The aorta is the main artery of the human body. It is also the largest and most important artery and carries blood from the heart to various vessels. Aortic tears may therefore be life-threatening.
The University Hospital Zurich offers a procedure for emergencies which is unique in all of Switzerland, whereby a surgeon creates a customized prosthesis directly in the operating room.
Rupture of the abdominal aorta may be life-threatening. Men aged 65 to 75 are particularly at risk: of them, two percent of this population has a dilated abdominal aorta which may later tear. An aneurysm is said to be present when the diameter of the abdominal aorta exceeds three centimeters at a given point.
The main causes of aortic dilatation besides increasing age include smoking and high blood pressure. Regular preventive examinations are recommended for patients at risk since the aneurysm itself causes no symptoms, “Critical dilatation of the vessel detected on ultrasound should be reviewed in consultation with specialists to decide whether preventive intervention is appropriate,” says Professor Alexander Zimmermann, head of the Department of Vascular Surgery at the University Hospital Zurich. Monitoring the situation for the time being may be appropriate in certain cases.
Tears may now be repaired in emergency situations with a new, relatively gentle catheter-guided intervention. This is undertaken by means of a new procedure only offered at the University Hospital Zurich in Switzerland: the surgeon creates the prosthesis directly in the operating room, while anesthetists and nursing staff prepare for the intervention. The surgeon can modify the prosthesis with the help of the patient’s CT scan and computer simulation, such that it fits perfectly. “It requires a bit of tact,” says Zimmermann, one of the few who has mastered the procedure.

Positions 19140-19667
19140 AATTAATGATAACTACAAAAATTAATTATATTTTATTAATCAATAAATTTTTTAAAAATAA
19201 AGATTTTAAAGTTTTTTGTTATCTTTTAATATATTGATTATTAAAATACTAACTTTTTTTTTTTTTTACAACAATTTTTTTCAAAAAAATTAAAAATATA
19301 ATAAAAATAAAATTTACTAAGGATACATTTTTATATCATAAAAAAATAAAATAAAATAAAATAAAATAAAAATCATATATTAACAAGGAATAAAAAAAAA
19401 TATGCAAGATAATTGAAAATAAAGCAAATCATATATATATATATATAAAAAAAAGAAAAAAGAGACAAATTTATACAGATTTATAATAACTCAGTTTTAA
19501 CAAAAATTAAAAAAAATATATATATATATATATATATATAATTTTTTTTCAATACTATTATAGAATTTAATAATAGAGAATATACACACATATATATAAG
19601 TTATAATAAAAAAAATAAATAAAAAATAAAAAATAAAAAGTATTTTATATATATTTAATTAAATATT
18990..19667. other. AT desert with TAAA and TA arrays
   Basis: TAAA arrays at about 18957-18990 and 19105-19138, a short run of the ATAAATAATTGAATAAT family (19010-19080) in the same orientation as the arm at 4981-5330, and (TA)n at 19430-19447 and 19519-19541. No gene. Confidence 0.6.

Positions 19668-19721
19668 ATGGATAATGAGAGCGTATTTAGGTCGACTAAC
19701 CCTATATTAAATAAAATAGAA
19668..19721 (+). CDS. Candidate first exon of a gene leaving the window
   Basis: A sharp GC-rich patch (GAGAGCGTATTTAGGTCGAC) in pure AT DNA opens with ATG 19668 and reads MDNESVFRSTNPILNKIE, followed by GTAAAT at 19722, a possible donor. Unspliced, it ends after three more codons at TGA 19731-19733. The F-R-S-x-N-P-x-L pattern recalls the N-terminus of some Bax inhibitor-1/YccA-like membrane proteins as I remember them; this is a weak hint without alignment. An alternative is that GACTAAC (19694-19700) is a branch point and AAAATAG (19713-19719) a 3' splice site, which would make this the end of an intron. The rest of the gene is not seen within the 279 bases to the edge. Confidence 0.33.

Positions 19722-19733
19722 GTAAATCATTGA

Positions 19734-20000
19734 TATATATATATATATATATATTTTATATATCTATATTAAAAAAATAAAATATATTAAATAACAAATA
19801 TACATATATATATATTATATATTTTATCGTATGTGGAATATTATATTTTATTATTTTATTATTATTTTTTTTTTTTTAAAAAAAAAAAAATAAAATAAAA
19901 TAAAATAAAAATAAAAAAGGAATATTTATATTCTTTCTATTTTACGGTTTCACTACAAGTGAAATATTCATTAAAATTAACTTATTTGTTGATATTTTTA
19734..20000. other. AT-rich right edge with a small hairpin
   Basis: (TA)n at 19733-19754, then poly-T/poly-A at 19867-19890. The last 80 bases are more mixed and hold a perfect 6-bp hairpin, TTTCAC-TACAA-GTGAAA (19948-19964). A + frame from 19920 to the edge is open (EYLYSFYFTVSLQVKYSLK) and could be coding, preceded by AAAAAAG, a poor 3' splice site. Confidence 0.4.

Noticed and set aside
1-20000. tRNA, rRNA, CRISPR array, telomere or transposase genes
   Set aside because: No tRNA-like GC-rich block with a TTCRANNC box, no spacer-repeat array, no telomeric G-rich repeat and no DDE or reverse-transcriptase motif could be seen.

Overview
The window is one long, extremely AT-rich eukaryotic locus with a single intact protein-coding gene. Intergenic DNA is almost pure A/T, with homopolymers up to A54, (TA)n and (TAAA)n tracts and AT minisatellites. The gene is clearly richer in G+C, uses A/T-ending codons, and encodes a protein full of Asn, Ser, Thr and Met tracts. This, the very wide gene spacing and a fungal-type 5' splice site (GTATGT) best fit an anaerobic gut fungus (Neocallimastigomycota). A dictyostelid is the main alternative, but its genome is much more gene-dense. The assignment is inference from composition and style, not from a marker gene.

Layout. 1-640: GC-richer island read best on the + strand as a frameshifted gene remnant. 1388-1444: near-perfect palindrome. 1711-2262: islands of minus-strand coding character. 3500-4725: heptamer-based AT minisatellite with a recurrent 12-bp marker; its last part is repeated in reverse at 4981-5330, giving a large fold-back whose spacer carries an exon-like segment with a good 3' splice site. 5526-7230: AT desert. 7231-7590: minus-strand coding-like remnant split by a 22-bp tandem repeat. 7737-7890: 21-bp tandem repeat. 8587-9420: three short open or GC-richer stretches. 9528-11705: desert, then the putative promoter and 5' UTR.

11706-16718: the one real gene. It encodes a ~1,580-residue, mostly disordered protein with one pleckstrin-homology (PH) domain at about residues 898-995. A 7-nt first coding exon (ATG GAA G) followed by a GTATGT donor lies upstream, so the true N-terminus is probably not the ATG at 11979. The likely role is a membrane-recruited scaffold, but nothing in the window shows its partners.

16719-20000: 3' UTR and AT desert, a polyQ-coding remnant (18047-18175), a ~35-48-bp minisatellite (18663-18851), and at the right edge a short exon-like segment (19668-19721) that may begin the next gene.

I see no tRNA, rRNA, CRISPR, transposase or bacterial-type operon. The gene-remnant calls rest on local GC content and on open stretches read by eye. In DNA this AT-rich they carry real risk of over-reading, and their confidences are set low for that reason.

Although such catheter-guided interventions now form part of standard surgical protocols, they could not be deployed until recently in patients with aortic rupture involving vascular branches to various organs, since several such vessels arise from this large artery. This vascular anatomy varies greatly from person to person and a standard prostheses therefore cannot be used. Alexander Zimmermann quickly builds a customized prosthesis himself as part of the new procedure. “Ordering them elsewhere would take four to six weeks. We only need one to one and a half hours if we do it ourselves,” he explains, being one of the few who have mastered this method.
The prosthesis is created directly in the operating room while the anesthetists and nursing staff prepare for the procedure. The surgeon can modify the prosthesis with the help of the patient’s CT scan and computer simulation, such that it fits perfectly. “One needs a bit of tact,” says Zimmermann.
The method is still relatively new, but the experience so far has been extremely rewarding, according to the expert. The procedure is only used in an emergency, in principle. Almost exclusively older patients, for whom open surgery would be too stressful, are furthermore managed with this technique. The procedure may not be feasible in patients with atypical anatomy – namely when the position and shape of the vessels preclude a catheter-guided intervention.
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University Hospital Zurich
Clinic for Vascular Surgery